“The Time Mom Met Hitler, Frost Came to Dinner, and I Heard the Greatest Story Ever Told: A Memoir,” I mumbled to myself as I reached for the front copy of the book on the shelf in the frigid airport in Austin Texas.

That’s the beauty of this life, we never know when ours is going to be enhanced. We don’t always know when we’re going to learn a lesson or be reminded in a different way of The Greatest Story Ever Told.

Dikkon Eberhart tells the sometimes fun, sometimes painful, but always fascinating story of his famous family, their lives, and the crushing weight that comes with trying to measure up in this flesh.

The time mom met hitler, frost came to dinner, and I heard the greatest story ever told

Courtesy of Dikkon Eberhart

Dikkon is the son of Pulitzer Prize-winning and former United States Poet Laureate, Richard Eberhart. His grandparents on the other side were pioneers in the floor wax industry.

As the title of Dikkon’s book suggests, his mom did really meet Adolf Hilter. Robert Frost did come to his house for dinner and helped him with his homework for English class. But the most important part of this memoir, how Dikkon came to know the truth of God.

Dikkon’s colorful memoir is also a history lesson about the social consciousness of this country and how it evolved. And how at least a portion of that evolution took place in Eberhart’s humble living room with him feigning sleep upstairs.

There are countless colorful characters recollected in Dikkon’s book that dropped into the Eberhart’s living room and lives. One of my personal favorites is the times Dylan Thomas read Dikkon bedtime stories with booze on his breath. Another favorite is Margaret Hamilton, the actress that played the Wicked Witch of the West in Wizard of Oz.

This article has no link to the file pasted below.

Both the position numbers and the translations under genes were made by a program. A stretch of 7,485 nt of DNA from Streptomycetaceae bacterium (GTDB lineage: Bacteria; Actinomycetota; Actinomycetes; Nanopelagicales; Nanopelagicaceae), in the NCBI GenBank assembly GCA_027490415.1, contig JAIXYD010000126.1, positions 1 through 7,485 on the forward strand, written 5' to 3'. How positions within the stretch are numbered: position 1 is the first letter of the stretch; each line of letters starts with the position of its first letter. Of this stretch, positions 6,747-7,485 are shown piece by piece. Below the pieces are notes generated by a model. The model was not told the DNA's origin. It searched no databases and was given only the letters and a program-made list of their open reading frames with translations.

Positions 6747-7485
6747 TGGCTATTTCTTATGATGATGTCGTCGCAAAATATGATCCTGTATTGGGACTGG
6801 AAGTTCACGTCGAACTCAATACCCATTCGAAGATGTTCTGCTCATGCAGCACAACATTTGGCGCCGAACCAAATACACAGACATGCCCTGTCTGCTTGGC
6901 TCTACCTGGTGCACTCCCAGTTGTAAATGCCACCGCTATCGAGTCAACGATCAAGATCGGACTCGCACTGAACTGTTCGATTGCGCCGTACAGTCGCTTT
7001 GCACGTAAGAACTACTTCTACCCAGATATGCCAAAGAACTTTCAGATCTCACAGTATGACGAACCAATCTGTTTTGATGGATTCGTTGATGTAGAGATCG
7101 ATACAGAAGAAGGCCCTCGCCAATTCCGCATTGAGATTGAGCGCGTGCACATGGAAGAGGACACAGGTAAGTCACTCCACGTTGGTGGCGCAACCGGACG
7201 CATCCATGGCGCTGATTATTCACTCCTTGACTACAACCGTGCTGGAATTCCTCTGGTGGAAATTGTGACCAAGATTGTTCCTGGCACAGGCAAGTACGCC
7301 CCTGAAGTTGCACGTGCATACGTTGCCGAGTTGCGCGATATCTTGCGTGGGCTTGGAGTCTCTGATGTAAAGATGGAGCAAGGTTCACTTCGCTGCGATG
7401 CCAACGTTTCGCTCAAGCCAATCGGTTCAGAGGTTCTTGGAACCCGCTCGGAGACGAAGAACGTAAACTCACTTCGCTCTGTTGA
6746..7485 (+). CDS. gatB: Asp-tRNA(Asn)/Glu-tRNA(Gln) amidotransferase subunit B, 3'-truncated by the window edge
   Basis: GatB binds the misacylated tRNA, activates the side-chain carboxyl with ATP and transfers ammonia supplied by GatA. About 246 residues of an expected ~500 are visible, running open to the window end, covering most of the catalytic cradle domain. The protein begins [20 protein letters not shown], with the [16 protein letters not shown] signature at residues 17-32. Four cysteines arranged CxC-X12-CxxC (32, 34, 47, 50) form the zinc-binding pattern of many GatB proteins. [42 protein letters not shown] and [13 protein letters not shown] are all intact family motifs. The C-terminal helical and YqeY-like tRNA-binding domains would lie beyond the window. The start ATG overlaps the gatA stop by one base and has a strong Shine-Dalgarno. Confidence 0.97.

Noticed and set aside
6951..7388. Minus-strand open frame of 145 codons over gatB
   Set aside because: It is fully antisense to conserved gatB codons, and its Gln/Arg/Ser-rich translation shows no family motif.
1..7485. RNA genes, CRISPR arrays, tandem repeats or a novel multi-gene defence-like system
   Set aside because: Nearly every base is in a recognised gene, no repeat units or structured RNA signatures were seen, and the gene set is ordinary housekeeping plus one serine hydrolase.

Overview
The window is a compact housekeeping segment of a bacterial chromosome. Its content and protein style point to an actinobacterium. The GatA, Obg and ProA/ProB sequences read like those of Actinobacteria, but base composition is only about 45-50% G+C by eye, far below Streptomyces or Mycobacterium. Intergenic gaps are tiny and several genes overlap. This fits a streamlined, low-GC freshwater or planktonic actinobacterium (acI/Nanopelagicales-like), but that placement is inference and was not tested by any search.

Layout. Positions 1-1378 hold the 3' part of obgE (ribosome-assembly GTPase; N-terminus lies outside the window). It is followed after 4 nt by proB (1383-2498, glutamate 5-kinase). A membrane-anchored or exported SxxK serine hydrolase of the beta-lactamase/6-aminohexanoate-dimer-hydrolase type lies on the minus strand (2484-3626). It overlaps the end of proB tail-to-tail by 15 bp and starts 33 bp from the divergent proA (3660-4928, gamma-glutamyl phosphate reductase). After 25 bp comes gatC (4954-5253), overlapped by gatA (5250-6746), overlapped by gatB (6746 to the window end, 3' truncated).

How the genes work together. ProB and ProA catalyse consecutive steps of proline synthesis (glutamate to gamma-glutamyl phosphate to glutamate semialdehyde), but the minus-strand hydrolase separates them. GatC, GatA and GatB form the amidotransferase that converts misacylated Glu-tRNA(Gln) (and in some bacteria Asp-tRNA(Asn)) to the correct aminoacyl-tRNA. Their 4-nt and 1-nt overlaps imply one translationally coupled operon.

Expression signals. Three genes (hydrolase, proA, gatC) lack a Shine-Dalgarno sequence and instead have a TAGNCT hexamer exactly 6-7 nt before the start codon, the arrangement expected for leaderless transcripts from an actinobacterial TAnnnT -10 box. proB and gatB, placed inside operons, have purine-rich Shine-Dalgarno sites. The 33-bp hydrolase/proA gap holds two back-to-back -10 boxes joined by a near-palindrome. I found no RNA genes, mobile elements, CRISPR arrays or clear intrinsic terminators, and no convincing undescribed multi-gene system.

The Time Mom Met Hitler, Frost Came to Dinner, and the Greatest Story Ever Told doesn’t just tell the glamorous side of a well-known family. Dikkon is forthright about his mistakes and shares intimately and honestly with his struggles, the very thing we all have in commonโ€ฆ and why this memoir is so relatable.

Dikkon doesn’t tell this story in a prideful manner. His story feels like he’s sitting beside you and sharing his life story with you, inviting you in to learn what he’s learned along the way.

I contacted Mr. Eberhart and asked for his permission to write this post about his book. In the course of our correspondence, I found Dikkon to be the same gentle and humble person who penned this masterful memoir.

“The Time My Mom Met Hitler, Frost Came to Dinner, and the Greatest Story Ever Told: A Memoir” has found a special place in the short stack of books that I consider my favorites. I hope you’ll take the time to sit down with Dikkon and be reminded that we all have struggles, but we know The Author of the Greatest Story Ever Told.

You can pick up Dikkon’s book at the bookstore, Amazon, Dikkon’s site, or at the airport in Austin. Stop by and say hi to a brother and friend you didn’t know you had.